As with all things in life, the amount of effort you put into something generally determines the quality of the outcome. Among other things, I find this to be true with relationships, business, and ESPECIALLY true with racing. You cannot fake or half-ass your training and expect to perform at top level during race day. That being said, there are factors and limitations beyond your control that affect your training and performances during any given race.
For me, this year had a few of those “factors and limitations” and it showed in my results.
Early in the season I had a synovectomy on my right knee to address some swelling (from a previous surgery) that I had been experiencing for awhile. The surgery was performed in late February, right before the commencement of triathlon season. As a result, I missed the Xterra season opener in Granite Bay, CA and focused on rehab and getting the knee strong again.
My first real test was Xterra Regional Championships in Las Vegas, NV in April. I knew it was going to be tough as I had not run since my surgery and biking had been minimal to say the least. And TOUGH it was!!!! Last year I podiumed and earned a slot to compete at Xterra Worlds in Maui. This year I was happy just to finish! I had a solid swim and actually felt real good on the bike. In fact, I was in position to podium again coming into T2, but that’s where it all fell apart. The run was extremely tough and felt very laborious. I could not fake the lack of run training and was passed by several of the racers I had beaten on the bike. I crossed the finish line completely exhausted!
Having the taste of a bad race in your mouth gives you the extra motivation to train harder and so I continued to focus on improving my training and strengthening my knee. As the weeks built up I continued to see big gains, especially in my mtn biking. Having teammates who push you beyond what you think is possible was the main factor in my progression and rehab.
After Vegas, I focused on just mtn bike racing and wouldn’t compete in another triathlon till Xterra Lake Tahoe in mid August. It was a nice change of pace and I truly enjoyed the break. When Xterra Lake Tahoe rolled around I was eager to see how far I had come and put any doubts to rest. The swim is not my strongest discipline but I felt comfortable and managed a somewhat decent time. I felt FANTASTIC on the bike and afterwards, learned that me and three other teammates had the fastest bike splits of the day! YES!! Off the bike my running felt quite strong which actually surprised me since I had not really focused on any specific run training since my surgery. I finished strong with a 5th place finish overall and 1st in the 40-44 age group. I was very happy to say the least!! Afterwards, I continued to mainly focus on just riding and racing my mtn bike.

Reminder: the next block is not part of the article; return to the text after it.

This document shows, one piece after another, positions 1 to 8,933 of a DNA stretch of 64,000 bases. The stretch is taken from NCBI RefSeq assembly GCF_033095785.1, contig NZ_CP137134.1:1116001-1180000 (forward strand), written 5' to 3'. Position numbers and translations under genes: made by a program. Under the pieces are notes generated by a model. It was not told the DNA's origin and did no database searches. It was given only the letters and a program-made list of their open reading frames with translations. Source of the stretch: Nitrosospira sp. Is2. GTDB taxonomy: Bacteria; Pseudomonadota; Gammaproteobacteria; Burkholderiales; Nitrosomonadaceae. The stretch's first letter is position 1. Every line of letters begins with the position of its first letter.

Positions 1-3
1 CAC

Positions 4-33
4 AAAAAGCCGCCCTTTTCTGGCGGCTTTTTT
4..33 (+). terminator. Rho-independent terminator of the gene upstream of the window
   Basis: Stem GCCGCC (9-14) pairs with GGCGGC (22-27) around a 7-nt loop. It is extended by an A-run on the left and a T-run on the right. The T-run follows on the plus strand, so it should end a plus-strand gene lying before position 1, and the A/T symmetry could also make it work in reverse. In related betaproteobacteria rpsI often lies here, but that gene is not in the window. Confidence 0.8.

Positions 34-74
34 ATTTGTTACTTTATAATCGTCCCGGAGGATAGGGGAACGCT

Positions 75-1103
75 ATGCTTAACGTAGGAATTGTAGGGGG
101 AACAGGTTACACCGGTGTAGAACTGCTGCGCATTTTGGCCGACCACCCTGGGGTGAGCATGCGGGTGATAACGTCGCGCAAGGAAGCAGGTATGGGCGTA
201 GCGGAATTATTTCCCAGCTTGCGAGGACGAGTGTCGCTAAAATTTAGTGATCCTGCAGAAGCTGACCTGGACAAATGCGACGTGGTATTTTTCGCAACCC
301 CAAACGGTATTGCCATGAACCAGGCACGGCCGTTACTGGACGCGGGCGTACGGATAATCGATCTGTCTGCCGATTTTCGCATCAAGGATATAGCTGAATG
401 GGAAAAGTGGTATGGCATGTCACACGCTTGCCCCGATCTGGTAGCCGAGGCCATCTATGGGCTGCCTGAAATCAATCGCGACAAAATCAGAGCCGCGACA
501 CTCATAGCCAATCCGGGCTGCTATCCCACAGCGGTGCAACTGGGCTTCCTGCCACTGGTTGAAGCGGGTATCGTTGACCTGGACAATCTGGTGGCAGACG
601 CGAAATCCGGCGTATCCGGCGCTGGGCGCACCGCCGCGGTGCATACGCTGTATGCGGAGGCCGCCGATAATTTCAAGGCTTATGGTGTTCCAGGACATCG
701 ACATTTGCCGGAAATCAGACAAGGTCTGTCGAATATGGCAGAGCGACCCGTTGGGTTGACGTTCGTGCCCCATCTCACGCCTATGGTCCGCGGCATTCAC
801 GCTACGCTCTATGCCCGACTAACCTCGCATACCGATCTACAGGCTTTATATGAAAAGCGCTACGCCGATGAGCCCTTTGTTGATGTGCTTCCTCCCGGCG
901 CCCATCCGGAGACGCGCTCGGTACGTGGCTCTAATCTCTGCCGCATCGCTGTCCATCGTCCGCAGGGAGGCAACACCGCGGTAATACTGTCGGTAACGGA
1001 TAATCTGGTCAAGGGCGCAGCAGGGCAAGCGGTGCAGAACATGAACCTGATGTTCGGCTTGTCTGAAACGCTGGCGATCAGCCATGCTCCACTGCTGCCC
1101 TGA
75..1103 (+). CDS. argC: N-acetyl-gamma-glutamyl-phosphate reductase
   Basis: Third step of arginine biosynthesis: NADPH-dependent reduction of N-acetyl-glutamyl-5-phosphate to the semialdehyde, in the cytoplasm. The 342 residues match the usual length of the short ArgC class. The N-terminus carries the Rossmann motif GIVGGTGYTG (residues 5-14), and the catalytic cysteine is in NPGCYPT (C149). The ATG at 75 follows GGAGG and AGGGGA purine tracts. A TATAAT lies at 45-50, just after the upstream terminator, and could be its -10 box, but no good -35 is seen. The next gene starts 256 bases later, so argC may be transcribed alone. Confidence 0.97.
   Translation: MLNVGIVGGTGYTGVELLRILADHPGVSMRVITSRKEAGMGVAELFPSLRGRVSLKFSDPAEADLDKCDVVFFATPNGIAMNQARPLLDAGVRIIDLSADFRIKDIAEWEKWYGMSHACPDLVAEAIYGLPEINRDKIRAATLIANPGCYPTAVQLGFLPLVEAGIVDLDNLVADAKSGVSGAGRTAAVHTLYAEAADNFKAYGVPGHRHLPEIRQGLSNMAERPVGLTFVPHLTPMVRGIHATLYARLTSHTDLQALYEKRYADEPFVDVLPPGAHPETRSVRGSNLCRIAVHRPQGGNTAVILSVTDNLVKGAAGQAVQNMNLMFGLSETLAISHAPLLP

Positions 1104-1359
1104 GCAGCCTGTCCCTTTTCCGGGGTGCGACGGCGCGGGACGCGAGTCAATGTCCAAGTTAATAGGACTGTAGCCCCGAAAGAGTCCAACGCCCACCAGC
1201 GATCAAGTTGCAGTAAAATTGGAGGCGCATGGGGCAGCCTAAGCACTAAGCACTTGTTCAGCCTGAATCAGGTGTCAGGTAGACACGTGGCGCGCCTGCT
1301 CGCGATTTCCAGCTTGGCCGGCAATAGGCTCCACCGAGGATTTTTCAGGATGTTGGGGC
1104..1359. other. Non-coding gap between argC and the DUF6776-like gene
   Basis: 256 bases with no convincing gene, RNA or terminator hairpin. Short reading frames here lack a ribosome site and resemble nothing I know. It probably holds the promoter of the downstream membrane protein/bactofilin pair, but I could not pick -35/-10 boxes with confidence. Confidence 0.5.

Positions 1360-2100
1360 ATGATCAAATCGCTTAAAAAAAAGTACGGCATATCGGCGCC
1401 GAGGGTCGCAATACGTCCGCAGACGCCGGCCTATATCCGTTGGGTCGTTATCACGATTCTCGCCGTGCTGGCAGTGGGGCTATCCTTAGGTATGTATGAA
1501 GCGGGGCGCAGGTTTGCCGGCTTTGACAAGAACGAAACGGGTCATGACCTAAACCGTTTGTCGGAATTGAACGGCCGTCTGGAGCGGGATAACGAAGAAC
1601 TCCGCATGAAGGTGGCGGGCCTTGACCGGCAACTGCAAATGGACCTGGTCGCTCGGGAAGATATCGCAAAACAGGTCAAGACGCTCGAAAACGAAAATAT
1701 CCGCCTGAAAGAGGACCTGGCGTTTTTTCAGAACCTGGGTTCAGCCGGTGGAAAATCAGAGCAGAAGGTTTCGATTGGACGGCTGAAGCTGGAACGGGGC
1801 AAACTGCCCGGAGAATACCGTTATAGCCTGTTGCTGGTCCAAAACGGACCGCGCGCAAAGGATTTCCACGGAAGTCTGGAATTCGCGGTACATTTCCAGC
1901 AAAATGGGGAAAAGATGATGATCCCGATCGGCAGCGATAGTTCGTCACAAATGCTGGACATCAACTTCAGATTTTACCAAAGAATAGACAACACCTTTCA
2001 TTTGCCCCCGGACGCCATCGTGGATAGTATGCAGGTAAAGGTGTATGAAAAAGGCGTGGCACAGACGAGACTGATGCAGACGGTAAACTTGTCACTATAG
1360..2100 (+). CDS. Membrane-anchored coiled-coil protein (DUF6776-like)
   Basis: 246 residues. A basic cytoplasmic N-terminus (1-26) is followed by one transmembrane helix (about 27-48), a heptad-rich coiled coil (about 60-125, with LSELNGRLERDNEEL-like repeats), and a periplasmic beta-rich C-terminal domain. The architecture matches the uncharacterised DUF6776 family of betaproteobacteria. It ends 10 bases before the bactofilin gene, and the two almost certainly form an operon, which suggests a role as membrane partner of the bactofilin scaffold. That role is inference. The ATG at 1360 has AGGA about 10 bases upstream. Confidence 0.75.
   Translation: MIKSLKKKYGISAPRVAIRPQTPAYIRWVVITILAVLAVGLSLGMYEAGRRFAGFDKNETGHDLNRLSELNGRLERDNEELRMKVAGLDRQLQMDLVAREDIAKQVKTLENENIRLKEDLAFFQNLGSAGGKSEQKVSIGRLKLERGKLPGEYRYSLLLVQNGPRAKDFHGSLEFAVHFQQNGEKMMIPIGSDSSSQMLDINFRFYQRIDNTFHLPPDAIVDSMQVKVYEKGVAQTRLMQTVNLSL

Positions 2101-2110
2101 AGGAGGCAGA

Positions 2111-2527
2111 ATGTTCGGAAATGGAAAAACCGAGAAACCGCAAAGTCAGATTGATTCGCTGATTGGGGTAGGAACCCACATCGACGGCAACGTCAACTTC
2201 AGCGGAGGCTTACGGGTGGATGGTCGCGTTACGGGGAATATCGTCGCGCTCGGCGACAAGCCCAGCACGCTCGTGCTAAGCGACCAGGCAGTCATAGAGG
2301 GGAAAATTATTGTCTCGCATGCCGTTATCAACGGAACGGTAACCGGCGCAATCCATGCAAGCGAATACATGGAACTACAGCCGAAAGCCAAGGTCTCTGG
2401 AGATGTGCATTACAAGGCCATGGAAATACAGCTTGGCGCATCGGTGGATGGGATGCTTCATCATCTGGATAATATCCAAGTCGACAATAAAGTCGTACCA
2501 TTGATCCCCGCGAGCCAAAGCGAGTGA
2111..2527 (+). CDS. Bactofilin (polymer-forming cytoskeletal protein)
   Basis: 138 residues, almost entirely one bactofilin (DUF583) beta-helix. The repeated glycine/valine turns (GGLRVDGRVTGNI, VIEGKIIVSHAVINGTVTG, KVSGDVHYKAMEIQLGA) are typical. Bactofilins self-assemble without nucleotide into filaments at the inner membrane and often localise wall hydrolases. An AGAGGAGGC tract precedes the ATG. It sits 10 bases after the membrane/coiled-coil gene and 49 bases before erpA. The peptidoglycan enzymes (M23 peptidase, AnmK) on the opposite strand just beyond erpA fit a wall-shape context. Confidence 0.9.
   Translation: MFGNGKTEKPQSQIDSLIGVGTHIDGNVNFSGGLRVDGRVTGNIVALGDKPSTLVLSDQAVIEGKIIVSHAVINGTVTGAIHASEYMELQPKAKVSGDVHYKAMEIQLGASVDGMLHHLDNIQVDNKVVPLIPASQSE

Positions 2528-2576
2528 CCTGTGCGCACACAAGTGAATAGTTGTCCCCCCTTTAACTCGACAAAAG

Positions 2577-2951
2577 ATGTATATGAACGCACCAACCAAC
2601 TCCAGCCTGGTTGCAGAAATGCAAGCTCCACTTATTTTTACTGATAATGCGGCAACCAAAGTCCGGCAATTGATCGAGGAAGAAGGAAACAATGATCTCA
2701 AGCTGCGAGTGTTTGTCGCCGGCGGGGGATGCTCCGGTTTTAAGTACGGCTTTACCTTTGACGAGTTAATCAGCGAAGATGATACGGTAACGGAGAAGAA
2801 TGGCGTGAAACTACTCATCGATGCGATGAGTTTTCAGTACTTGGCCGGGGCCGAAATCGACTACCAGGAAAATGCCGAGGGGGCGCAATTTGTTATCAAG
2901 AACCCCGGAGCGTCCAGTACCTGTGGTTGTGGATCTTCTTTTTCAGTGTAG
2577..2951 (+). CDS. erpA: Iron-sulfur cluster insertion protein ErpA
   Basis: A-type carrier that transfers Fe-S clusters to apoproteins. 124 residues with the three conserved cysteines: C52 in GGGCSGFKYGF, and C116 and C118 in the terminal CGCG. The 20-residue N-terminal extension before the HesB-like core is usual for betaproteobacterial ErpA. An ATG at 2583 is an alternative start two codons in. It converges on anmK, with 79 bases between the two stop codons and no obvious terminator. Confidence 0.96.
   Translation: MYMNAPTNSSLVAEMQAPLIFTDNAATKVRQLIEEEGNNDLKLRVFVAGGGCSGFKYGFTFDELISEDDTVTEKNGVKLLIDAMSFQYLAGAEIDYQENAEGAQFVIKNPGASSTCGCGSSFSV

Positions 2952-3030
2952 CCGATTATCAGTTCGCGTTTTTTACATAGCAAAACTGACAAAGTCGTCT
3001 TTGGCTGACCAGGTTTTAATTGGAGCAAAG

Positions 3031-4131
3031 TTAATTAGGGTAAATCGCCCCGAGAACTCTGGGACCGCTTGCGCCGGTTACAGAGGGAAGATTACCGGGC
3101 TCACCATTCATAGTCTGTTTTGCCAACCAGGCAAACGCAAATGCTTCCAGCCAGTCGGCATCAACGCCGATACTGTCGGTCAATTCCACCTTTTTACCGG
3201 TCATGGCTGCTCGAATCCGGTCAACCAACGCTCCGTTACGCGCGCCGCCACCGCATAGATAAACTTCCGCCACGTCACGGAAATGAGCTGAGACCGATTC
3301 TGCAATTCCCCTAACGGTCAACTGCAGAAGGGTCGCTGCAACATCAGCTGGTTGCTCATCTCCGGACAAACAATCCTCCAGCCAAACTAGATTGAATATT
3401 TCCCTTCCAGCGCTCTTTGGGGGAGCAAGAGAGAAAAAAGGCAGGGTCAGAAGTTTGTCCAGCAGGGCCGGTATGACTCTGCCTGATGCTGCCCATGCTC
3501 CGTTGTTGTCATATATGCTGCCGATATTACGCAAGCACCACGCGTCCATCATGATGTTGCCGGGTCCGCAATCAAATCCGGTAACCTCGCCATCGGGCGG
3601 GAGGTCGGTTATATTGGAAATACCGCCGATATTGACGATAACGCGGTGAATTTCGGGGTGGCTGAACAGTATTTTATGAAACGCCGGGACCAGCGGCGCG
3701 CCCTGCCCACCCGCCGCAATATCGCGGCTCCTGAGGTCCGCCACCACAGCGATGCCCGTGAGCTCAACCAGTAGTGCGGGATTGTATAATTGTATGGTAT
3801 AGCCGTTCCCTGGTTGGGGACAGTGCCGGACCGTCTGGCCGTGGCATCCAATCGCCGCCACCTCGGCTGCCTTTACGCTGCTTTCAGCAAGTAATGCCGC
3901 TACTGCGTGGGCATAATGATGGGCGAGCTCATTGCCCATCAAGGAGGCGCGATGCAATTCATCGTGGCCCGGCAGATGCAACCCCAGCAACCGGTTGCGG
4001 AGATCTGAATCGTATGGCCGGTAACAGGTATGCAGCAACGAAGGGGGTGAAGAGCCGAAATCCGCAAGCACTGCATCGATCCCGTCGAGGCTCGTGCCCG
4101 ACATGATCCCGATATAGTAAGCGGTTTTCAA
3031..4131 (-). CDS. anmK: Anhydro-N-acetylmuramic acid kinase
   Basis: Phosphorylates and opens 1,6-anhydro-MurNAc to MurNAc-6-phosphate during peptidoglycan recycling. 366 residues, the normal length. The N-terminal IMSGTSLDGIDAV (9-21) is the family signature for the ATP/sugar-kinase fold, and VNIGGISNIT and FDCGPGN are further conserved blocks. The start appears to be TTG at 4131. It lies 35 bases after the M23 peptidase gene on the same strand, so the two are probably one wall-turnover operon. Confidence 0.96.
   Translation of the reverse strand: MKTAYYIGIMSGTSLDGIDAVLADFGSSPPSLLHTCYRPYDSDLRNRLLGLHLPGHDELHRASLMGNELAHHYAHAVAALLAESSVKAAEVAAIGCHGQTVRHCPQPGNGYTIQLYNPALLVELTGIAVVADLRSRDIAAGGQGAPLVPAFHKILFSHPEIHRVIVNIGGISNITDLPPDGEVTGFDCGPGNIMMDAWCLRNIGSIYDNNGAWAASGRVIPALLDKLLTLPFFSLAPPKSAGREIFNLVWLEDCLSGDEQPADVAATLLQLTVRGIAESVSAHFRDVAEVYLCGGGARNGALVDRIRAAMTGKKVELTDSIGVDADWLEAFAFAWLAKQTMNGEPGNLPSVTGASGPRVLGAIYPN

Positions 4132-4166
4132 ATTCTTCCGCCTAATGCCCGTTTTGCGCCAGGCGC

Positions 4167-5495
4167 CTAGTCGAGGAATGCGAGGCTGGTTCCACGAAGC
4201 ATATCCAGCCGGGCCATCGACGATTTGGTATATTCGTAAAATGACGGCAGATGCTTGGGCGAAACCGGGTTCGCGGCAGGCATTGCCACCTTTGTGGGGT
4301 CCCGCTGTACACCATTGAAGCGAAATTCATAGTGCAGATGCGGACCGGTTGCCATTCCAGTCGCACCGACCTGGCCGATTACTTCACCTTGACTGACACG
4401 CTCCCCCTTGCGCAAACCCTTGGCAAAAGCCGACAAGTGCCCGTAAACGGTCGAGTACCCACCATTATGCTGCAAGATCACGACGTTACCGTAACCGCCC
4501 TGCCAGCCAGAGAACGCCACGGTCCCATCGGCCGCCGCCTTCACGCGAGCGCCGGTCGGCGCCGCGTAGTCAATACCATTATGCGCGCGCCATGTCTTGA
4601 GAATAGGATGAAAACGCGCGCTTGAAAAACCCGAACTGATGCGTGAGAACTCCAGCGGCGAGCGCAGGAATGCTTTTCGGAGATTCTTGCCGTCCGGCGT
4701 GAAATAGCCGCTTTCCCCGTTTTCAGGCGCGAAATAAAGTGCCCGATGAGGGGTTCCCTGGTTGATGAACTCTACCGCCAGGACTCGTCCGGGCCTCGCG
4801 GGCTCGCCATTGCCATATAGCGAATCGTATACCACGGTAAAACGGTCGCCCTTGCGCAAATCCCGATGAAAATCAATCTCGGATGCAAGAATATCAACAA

During the summer months I had raced the Sierra Cup Mountain Bike Series and the grand finale of the series was the Great Flume Race in Tahoe at the end of August. I finished 3rd in my age category but was able to capture the Regional Championship title for the series. Stoked with the win I set my attention towards Xterra National Championships in Ogden, UT in late September. Little did I know that I would have another set back.
On August 30 I was riding with a couple of mates on Peavine in the early morning. On our return to the car I slammed into some wires strung across the trail that were meant to close off a section of the pasture at Rancho San Rafael Park. The next day I developed rapid swelling in my arm and was admitted to the hospital for three days. During this time I was pumped full of heavy antibiotics and morphine until the doctors could figure out what was wrong. The final diagnosis was a severe hematoma. The accident set back training again and I wasn’t sure how Nationals was going to go. After the hospital stay I felt tired and loss that strong feeling I had been working so hard to build.
The morning of Xterra Nationals I had no idea what to expect and figured I would work it out during the race. The swim went well and during the first few miles of the bike I felt good! When we hit the intersection for the climb up Sardine Peak I noticed that I didn’t feel as strong and my turnover was starting to slow down. I felt tired and was starting to have some dizzy spells. Several racers began passing me and I was desperately anxious for the climb to be over. Coming into to T2 I felt wiped and was not looking forward to the 10k run that was waiting. The run starts with an extremely steep climb and then continues with rolling terrain and more steep climbs and descents. I knew instantly that I was in trouble! I did not have the motivation or strength to finish strong. I ended up walking two-thirds of the run and struggled at best. Comparing last year I was way off the mark and felt completely humbled. In retrospect I feel that my body was not completely healed and was telling me to slow down.
It’s funny how racing works. Rarely do you feel at your best during a race. Often times during training you feel on top of the world and wonder why it’s hard to capture that feeling during “race day”. Sometimes life throws you a curve ball and things don’t go as planned. But in racing as in life, you continue to try to do your best and improve the outcome. Never give up and maybe one day you’ll have that PERFECT race!
Now it’s time to slow down, just a bit, and enjoy the brief off season. Maybe with all this snow we’ll be able to get in some skiing or who knows, maybe curl up on the couch with a warm blanket and take a nap. Both sound nice.
Until next year, enjoy the down time!!!!